]. This is the case with a metallic cylinder, then the strong external field intensity associated to a LSP helps to producing such a binding interaction. By contrast, the weak intensity surrounding a dielectric cylinder when a WGM is excited at p-polarization, should prevent this attractive force. Enhanced optical forces on dielectric cylinders are only obtained under s-polarization [66

66. M. Lester, J. R. Arias-González, and M. Nieto-Vesperinas, “Fundamentals and model of photonic-force microscopy,” Opt. Lett. 26, 707–709 (2001). [CrossRef]

], which is the situation in which the generated WGM extends to the near field surrounding the cylinder.

We believe that these results should stimulate further experiments to obtain systems in which manipulation by the mechanical action of light on nano-objects may be done taking into account their MDR resonances. Also this has consequences for raster scanning photonic force microscopy with nanometric tips-supertransmitting aperture devices.

6. Appendix

A generic time-harmonic field is dealt with as a complex field V(r,t) = V0(r) exp(−iωt), (V may be either E or H), ω being the frequency and t the time. Also, V0(r)=V0R(r)iV0I(r)=|V0(r)|exp(iϕ(r)) stands for the value of the complex field, when t = 0, which in general would have a phase ϕ ≠ 0. The real part |V0(r)|cos(ϕ(r) − iωt) of V(r,t) is the only observable quantity, whose value can be obtained from V0(r) and V0*(r) by means of VR(r,t)=Re{V0(r)exp(iωt)}=1/2[V0(r)exp(iωt)+V0*(r)exp(iωt)], which is a useful equation to express time-averaged quantities from their complex values, (see the corresponding expressions developed in [67

67. M. Born and E. Wolf, Principles of Optics: Electromagnetic Theory of Propagation, Interference and Diffraction of Light (Cambridge University Press, Cambridge, 2005). [PubMed]

] for the electric and magnetic fields). In our calculations, we need both the complex electric E0(r) and magnetic H0(r) fields, and their complex conjugates E0*(r) and H0*(r), in order to calculate the time-averaged value of the electromagnetic force exerted on a particle as shown in Eq. (1). Even though FEMLAB only plots real values, it allows to work with the complex values of these fields as internal variables, in such a way that a complex variable A0(r) can be isolated by using [A(r,t)](t=0) as explained in the section “THE PHASOR VARIABLE” in the FEMLAB Documentation/User’s Guide/Modeling Physics and Equations/Variables and Expressions/Special variables, to be found in e.g. FEMLAB 3.0a version.

All particles here studied are 2D (infinite cylinders), hence the integration of time-averaged local forces, previously decomposed into their components along the X and Y axis, <Fxl> and <Fyl>, is made along a circumference that surrounds the cross section of the cylinder, as seen in Fig. 15. Hence, by line integrating, a force per axial length unit is obtained.

Fig. 15 Schematic illustration of the geometry for the calculations of the force when a cylinder of radius r is placed near the slit. The components of the local electromagnetic force, <Fxl> and <Fyl>, are evaluated along the exterior circle of radius re (red curve). In our calculations re = 210nm and re = 35nm when r = 200nm (dielectric cylinder) and r = 30nm (metallic cylinder), respectively. The integration of these local forces over the four segments into which the exterior circle is divided, yields the total electromagnetic force Cartesian components ( <FxT> and <FyT>).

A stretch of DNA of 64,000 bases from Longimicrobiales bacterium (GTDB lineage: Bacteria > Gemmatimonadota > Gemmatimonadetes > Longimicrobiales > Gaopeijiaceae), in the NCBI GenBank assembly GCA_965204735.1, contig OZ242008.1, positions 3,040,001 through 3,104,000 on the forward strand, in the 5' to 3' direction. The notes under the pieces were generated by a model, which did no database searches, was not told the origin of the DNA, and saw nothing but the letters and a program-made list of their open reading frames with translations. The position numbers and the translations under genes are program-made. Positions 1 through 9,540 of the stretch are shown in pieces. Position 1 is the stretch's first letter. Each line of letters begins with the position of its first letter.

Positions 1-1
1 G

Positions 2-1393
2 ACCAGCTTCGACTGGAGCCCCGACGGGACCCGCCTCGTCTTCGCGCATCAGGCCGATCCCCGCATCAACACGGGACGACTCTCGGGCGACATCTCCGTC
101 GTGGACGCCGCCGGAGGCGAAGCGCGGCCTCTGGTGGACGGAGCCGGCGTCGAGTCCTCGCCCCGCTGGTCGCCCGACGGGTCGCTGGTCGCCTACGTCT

First, the integration surface embedding the particle is generated as close as field calculation convergence allows. Also keeping the symmetry to facilitate the computations. As seen in Eq. (1), it is important to correctly define the outwards normal to the integration curve. Once the values of the fields and their complex conjugates are known, in order to correctly perform the calculations, n must be decomposed in its components nx and ny, taking into account that FEMLAB divides the circumference into four curved segments, equivalent to Bézier curves as Fig. 15 shows. The direction of parameterization for each curve, namely, the direction in which the parameterization variable s takes values from 0 to 1, is denoted by the arrows.

The sense that FEMLAB assigns to n is always that pointing to the left relative to the parameterization direction of the segment. Hence, the orientation of the normal relative to the enclosed area, which FEMLAB initially defines for each segment, depends on which of them we are considering for the integration in Eq. (1). FEMLAB offers two additional variables, named nd and nu (the subindex d and u standing for down and up), which keep unchanged and invert, respectively, the sense of the normal. This is thoroughly explained in the sections “Normal Variables” and “Direction of the Normal Component on Interior Boundaries” in FEMLAB Documentation/User’s Guide/Modeling Physics and Equations/Variables and Expresions/Geometric Variables/TANGENT AND NORMAL VARIABLES, to be found in FEMLAB 3.0a version. Namely, for the upper segments, the normal vector which FEMLAB uses points outwards the close curve (n or nd must be used), while for the lower ones, it points inward. Thus, when Eq. (1) is evaluated over these lower segments, the sense of this n must be changed (i. e. −n or nu must be used), for the sake of physical significance.

To illustrate this, we address the expressions to be evaluated in the integral of Eq. (1) over the segments of the imaginary line outside the 2D particle (c. f. the red curve in Fig. 15). To calculate the components of time-averaged local electromagnetic force <Fxl> and <Fyl> per axial unit length in p-polarization, only the field quantities Ex(x, y,t = 0), Ey(x, y,t = 0), |E(x,y)| and |H(x,y)| are needed. Then the computation of the integrand in Eq. (1) reads:
<Fxl>(E)=0.5Re[ɛrɛ0(Exnxd,u+Eynyd,u)Conj[Ex]0.5ɛrɛ0|E|2nxd,u],<Fxl>(H)=0.5Re[0.5μrμ0|H|2nxd,u],<Fxl>=<Fxl>(E)+<Fxl>(H).<Fyl>(E)=0.5Re[ɛrɛ0(Exnxd,u+Eynyd,u)Conj[Ey]0.5ɛrɛ0|E|2nyd,u],<Fyl>(H)=0.5Re[0.5μrμ0|H|2nyd,u],<Fyl>=<Fyl>(E)+<Fyl>(H).